The Fifth Circuit Says Bank of Delaware UCC Lien Priority Over Texas Oil Producers Statutory Lien Over Product – Insolvency / Bankruptcy / Restructuring

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The Uniform Commercial Code was established to ensure predictability and compliance in commercial transactions. Some states have adopted non-standard UCC provisions, which create an unreliable and unpredictable market for secured creditors. In addition, statutory liens, which are liens deriving from federal and state laws, can disrupt the priority of secured creditors’ interests in a debtor’s assets. Regarding First River Energy, LLC (986 F.3d 914, 917 (5th Cir. 2021)) illustrates the problems arising from the competing interests of creditors secured under the laws of different states.

In that case, the Fifth Circuit upheld a ruling by the U.S. West District Bankruptcy Court of Texas, which found that in the bankruptcy of a debtor incorporated in Delaware, Delaware law governed competing interests between oil producers. and Texas gas and bank lenders. in the property of the debtor. Accordingly, the statutory lien of the Texas producers was subordinated to the perfect lien of the lender under the Delaware UCC. In contrast, the Oklahoma Lien Act protected Oklahoma oil producers by granting them a statutory lien based on real estate law, which is not preempted by the Delaware UCC.

Secured lenders should be aware of statutory liens which may take precedence over lender liens in the event of a debtor’s bankruptcy. Lenders should modify their due diligence and do additional research to mitigate risk.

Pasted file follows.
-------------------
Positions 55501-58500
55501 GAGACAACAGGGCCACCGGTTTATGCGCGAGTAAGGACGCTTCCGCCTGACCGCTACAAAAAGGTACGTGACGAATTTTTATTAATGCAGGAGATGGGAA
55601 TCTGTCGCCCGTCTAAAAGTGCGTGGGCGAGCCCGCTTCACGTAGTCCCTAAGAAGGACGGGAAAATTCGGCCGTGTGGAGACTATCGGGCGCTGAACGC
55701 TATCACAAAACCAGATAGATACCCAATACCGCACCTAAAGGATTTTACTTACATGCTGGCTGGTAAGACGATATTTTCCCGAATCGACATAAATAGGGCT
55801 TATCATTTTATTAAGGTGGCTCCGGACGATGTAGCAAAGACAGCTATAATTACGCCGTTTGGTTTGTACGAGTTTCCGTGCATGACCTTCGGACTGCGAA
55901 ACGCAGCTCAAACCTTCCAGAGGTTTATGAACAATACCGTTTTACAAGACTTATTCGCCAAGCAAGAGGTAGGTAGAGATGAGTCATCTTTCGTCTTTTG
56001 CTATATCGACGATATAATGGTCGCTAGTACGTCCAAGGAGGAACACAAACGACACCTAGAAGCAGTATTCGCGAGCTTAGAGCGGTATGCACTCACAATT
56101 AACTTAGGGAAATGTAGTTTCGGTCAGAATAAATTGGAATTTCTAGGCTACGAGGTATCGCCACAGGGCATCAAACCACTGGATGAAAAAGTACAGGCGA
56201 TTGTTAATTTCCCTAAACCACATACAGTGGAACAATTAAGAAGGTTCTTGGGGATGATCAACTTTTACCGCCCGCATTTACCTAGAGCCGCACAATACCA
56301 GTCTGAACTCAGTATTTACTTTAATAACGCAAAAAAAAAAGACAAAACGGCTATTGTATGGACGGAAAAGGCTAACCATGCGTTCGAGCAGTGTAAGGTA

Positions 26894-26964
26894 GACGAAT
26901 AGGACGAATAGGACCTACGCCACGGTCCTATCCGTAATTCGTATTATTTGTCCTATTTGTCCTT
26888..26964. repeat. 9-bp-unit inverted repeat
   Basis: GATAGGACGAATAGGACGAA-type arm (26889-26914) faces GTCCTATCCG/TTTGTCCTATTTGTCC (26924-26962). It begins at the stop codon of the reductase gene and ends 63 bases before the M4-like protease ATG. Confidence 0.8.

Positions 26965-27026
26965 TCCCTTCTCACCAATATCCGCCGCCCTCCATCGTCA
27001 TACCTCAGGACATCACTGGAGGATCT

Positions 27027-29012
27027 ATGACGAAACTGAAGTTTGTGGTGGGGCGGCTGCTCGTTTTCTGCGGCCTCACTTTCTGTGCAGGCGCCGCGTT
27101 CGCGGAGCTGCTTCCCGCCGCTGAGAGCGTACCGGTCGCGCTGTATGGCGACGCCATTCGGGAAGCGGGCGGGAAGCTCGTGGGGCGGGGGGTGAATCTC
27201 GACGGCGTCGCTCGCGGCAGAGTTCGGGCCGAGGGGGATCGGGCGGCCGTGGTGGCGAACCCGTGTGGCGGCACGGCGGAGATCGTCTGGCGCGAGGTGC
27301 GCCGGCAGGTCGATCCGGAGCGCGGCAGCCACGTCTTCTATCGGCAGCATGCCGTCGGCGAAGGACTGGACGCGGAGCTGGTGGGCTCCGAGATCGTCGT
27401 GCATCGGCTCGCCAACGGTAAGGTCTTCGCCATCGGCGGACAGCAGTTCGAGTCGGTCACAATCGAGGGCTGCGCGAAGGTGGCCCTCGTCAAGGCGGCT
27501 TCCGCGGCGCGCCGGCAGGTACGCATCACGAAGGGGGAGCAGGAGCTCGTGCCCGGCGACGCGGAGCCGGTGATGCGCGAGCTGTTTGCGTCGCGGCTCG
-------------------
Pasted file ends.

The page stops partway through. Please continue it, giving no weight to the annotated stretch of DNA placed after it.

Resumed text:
Statutory links and other hidden privileges

Bankruptcy cases frequently involve challenges to the validity, scope and priority of secured creditors’ collateral. Certain liens may not be disclosed in standard tax, lien and judgment searches that may affect the priority of lenders’ collateral. These “hidden” privileges, including statutory privileges, can trigger the creditor’s privileges in bankruptcy.

Statutory liens do not require the consent of the debtor or a security agreement with him. The creditor has the right to impose a statutory lien on the debtor’s property due to the relationship between the creditor and the debtor. For example, landlords have the right to impose landlord liens on tenants’ personal property as security for lease payments. Other statutory privileges include custodian (or warehouse) privileges and unemployment compensation and workers’ compensation privileges.

The case

Debtor First River Energy LLC is a mid-level service provider in the oil and gas industry, headquartered in Texas and organized in Delaware. Intermediate suppliers, also known as first buyers, typically buy oil and gas from upstream producers who extract the hydrocarbons, and then market to downstream buyers, such as refineries, retailers, traders or commodity traders. raw. First River purchased crude oil and condensate from upstream producers in Texas and Oklahoma, which it then sold to downstream buyers. First River filed for Chapter 11 bankruptcy in January 2018, without paying upstream producers in Texas and Oklahoma for the oil it purchased.